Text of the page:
I know it's a bad practice to post the same question on more than one help site (I posted it on Stackoverflow, but after some time your question loses its place on the "active" list and people stop reading it) but I'm really desperate here. So my question is:

I have a matrix that looks like this (the letters and numbers beside it are indexes):

```
A B C
1 {2, 0, 2}
2 {1, 0, 1}
```

A couple of terms that will be used in the problem:

A ** pair** is a pair of a letter and a number. The number always comes first. Each pair is basically an index to an element. (e.g.

**1A**= 2,

**2B**= 0,

**1C**= 2, etc.).

A ** command** is a pair of two pairs. The "syntax" is [

*sourcePair*][

*destinationPair*].

**The**It works like this: whatever value is in the

*sourcePair*always has to be a non-zero value while the*destinationPair*always has to be a zero value. This of course also prevents you from using the same pair as the*sourcePair*and the*destinationPair*.*sourcePair*(either 1 or 2) will be moved into the

*destinationPair*and then the

*sourcePair*will be set to 0 (it will modify the matrix). (e.g.

**1A1B**-> 1B = 2, 1A = 0;

**1C2B**-> 2B = 2, 1C = 0; etc.).

A ** key** is a set of 16 commands (64 characters in total).

** GOAL**: To find all of the possible combinations for the key that will make the matrix look like this:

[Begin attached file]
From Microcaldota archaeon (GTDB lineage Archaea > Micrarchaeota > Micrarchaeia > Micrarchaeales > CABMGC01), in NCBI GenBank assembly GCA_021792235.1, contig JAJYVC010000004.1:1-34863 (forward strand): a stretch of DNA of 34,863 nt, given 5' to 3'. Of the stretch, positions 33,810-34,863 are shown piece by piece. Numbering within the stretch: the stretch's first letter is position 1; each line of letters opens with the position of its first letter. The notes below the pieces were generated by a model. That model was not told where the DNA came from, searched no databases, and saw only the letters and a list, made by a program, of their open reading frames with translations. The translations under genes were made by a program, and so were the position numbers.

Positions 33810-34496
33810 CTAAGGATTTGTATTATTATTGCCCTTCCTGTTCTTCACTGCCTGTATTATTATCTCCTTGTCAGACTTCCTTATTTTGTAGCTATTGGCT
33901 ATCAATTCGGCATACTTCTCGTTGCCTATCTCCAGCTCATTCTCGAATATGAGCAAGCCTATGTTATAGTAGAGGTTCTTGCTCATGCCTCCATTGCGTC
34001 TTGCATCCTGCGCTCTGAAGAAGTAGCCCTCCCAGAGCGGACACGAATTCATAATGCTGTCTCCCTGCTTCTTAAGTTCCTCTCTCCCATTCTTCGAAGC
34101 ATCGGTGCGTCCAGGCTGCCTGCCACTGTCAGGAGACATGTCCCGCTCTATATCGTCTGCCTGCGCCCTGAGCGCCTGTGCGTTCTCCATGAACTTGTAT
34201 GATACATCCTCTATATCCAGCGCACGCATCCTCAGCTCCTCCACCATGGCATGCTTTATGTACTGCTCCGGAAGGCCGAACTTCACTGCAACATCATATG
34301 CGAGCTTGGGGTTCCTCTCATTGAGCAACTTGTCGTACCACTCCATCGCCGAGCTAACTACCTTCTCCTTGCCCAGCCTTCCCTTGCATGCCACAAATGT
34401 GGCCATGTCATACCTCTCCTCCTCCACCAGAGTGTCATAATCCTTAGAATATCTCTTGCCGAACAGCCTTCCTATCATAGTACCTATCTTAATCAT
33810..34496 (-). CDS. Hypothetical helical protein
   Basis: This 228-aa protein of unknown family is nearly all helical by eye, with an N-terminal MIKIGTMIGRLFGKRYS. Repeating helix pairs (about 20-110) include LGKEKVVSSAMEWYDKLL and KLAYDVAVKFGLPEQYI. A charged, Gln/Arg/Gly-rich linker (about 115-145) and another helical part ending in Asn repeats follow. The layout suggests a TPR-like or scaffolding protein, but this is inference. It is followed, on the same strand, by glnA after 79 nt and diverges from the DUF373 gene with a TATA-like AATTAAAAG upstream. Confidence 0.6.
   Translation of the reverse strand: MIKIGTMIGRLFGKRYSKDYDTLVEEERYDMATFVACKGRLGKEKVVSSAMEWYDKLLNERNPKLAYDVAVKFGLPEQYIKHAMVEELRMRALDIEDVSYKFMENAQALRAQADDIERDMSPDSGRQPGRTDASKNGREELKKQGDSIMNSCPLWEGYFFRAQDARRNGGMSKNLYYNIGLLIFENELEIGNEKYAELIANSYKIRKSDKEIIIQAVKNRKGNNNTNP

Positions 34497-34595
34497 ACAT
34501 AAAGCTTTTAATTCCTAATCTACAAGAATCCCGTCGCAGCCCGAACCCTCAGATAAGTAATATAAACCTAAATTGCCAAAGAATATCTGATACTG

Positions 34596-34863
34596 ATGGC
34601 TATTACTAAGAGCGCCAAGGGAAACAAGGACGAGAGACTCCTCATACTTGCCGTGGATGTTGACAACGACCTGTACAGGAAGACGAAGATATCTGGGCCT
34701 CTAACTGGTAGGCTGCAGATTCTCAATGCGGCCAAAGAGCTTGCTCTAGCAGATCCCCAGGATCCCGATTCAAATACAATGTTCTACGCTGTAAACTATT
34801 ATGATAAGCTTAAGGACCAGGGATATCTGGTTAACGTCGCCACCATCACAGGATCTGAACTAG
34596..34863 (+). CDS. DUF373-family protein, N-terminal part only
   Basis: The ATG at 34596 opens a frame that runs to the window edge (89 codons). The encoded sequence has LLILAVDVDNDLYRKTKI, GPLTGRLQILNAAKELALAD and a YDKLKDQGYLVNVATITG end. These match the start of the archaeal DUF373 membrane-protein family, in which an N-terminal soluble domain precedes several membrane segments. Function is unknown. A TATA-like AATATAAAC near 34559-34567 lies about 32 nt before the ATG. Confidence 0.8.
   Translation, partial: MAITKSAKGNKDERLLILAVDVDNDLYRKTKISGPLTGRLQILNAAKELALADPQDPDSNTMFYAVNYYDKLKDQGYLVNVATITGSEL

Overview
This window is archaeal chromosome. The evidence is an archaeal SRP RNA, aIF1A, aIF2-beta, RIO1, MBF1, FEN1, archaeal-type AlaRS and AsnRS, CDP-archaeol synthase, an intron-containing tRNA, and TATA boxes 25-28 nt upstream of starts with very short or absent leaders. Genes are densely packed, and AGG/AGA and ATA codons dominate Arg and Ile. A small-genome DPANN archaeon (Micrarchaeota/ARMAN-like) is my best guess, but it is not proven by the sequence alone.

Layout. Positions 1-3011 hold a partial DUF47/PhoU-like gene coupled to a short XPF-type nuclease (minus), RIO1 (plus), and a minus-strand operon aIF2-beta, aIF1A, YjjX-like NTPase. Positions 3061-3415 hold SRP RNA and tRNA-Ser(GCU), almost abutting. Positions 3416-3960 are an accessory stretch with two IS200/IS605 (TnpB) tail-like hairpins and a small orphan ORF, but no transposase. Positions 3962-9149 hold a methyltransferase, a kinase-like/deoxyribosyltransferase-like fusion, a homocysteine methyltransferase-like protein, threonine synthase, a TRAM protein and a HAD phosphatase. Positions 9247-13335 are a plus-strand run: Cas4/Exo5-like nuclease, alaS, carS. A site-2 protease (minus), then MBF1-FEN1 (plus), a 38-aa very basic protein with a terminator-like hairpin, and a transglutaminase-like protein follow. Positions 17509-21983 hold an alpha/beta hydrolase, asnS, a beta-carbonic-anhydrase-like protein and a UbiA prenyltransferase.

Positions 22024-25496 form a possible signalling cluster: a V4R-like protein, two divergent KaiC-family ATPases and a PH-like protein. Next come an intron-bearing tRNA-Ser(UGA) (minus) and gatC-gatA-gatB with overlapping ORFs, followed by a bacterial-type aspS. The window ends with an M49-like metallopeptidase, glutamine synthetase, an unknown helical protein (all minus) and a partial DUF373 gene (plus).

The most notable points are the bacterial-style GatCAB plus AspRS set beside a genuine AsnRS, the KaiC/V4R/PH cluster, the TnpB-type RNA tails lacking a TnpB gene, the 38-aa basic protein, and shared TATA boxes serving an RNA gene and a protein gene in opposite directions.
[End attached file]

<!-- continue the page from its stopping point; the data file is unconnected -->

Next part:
```
A B C
1 {1, 0, 1}
2 {2, 0, 2}
```

The rows of the matrix are basically swapped. The algorithm doesn't have to be super-efficient as I will only be printing the key when the user presses a button. Also the key has to be **exactly** 16 commands long (64 characters). It doesn't matter if you for example use the first x commands to do something just to occupy some space and then use y commands to do the actual thing.

An actual example would be:

**1A3B3C1A1C3C3A1C3B3A1A3B3C1A1C3C3A1C3B3A3C3B1A3C3A1A1C3A3B1B1B1C** - I found this one by hand (pen and paper). The first 5 commands make it look like the desired matrix, then the next 5 commands are the same (putting it back into the original state) and then the next 6 commands (I just extended the 5 command swap by modifying it a bit and adding a redudant command) make it the desired matrix again.

Thanks for reading,

Vectorizm.